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Mortgage payment protection insurance (MPPI) is a type of policy that homeowners take out to ensure they are able to keep up with their mortgage repayments in the event they lose their job or have to stop working due to severe illness.
MPPI is not compulsory; though it is estimated around one in five homeowners have this type of cover. Even if you do decide to invest in insurance, it is advisable that you still try and bolster your savings to give you a little extra breathing space should you find yourself out of work.
Above all, having a fully protected mortgage gives you extra peace of mind in uncertain times. As a general guideline, you should expect to pay £5 a month for every £100 you wish to cover. Be aware that most insurers place a delay of anything up to six months from the moment you claim on a policy to the time they start paying out, and most mortgage lenders will offer borrowers the opportunity to purchase a MPPI policy from them. Though this may be the quickest way, it may not necessarily be the cheapest.
Mortgage insurance policy options
When you take out an MPPI policy, you choose how much you would want it to pay out each month. Some policies let you also cover other monthly bills as well as your mortgage. Most MPPI providers let you have a maximum benefit of between £1,500 and £3,000.You may only be able to get up to, say, 75% of your gross monthly salary though, or up to 150% of your monthly mortgage payment. In addition, some mortgage protection policies don’t let you take the policy with you if you switch mortgage.
Problems with mortgage payment protection insurance
The biggest problem with MPPI is the way it is underwritten. Income protection is fully medically underwritten when you take out the policy, meaning you’ll know from the outset what you are and aren’t covered for. In contrast, MPPI usually does the full medical checks at the point you put in a claim – this means, for example, that you can’t be certain any pre-existing illness will be covered until the moment you put in a claim.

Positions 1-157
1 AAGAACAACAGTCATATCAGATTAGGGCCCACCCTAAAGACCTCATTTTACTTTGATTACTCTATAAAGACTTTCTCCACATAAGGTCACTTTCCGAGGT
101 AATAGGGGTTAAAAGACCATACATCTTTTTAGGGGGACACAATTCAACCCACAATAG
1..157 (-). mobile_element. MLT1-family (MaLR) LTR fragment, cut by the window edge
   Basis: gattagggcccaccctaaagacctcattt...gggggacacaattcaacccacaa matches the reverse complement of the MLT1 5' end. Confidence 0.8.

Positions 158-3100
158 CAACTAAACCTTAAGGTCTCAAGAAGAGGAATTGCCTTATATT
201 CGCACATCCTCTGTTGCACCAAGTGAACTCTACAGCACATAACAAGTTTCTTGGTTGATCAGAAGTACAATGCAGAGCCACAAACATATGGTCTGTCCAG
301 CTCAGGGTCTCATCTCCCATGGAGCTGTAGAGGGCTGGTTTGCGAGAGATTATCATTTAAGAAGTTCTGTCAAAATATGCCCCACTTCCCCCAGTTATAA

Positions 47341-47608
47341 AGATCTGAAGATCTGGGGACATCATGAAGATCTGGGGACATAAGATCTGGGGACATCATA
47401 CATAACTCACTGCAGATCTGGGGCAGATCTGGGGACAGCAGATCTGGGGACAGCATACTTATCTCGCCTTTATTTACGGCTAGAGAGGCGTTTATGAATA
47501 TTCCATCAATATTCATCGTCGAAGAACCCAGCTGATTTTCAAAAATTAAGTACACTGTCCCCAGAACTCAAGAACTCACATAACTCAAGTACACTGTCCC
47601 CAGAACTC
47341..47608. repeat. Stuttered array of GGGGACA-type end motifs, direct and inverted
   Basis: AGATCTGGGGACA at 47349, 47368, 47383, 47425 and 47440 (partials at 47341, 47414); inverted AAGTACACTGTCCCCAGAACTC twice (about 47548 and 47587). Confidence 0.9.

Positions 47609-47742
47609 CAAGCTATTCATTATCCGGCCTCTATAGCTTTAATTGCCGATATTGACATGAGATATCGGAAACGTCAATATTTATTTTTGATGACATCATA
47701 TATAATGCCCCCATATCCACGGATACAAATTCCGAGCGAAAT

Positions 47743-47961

What does the ‘waiting period’ refer to?
The waiting period is how long you have to wait once you’ve put in a claim before the policy benefit starts to be paid out. Some providers call this the ‘excess period’ or ‘deferral period’. It can range from 30 days to 180 days. For example, if you stopped work on 1 February and the waiting period was 30 days, the policy would start paying out from 3 March. Some policies, known as ‘back-to-day-one’ policies, don’t have a waiting period.
In general, the longer the waiting period you choose, the cheaper the policy will be. If your employer pays you sick pay you may want to take out a policy with a waiting period that ends when these benefits end.
Need mortgage advice?
We believe you should always seek independent mortgage advice before taking out a mortgage. Please contact our mortgage manager Pauline Aldridge for more information.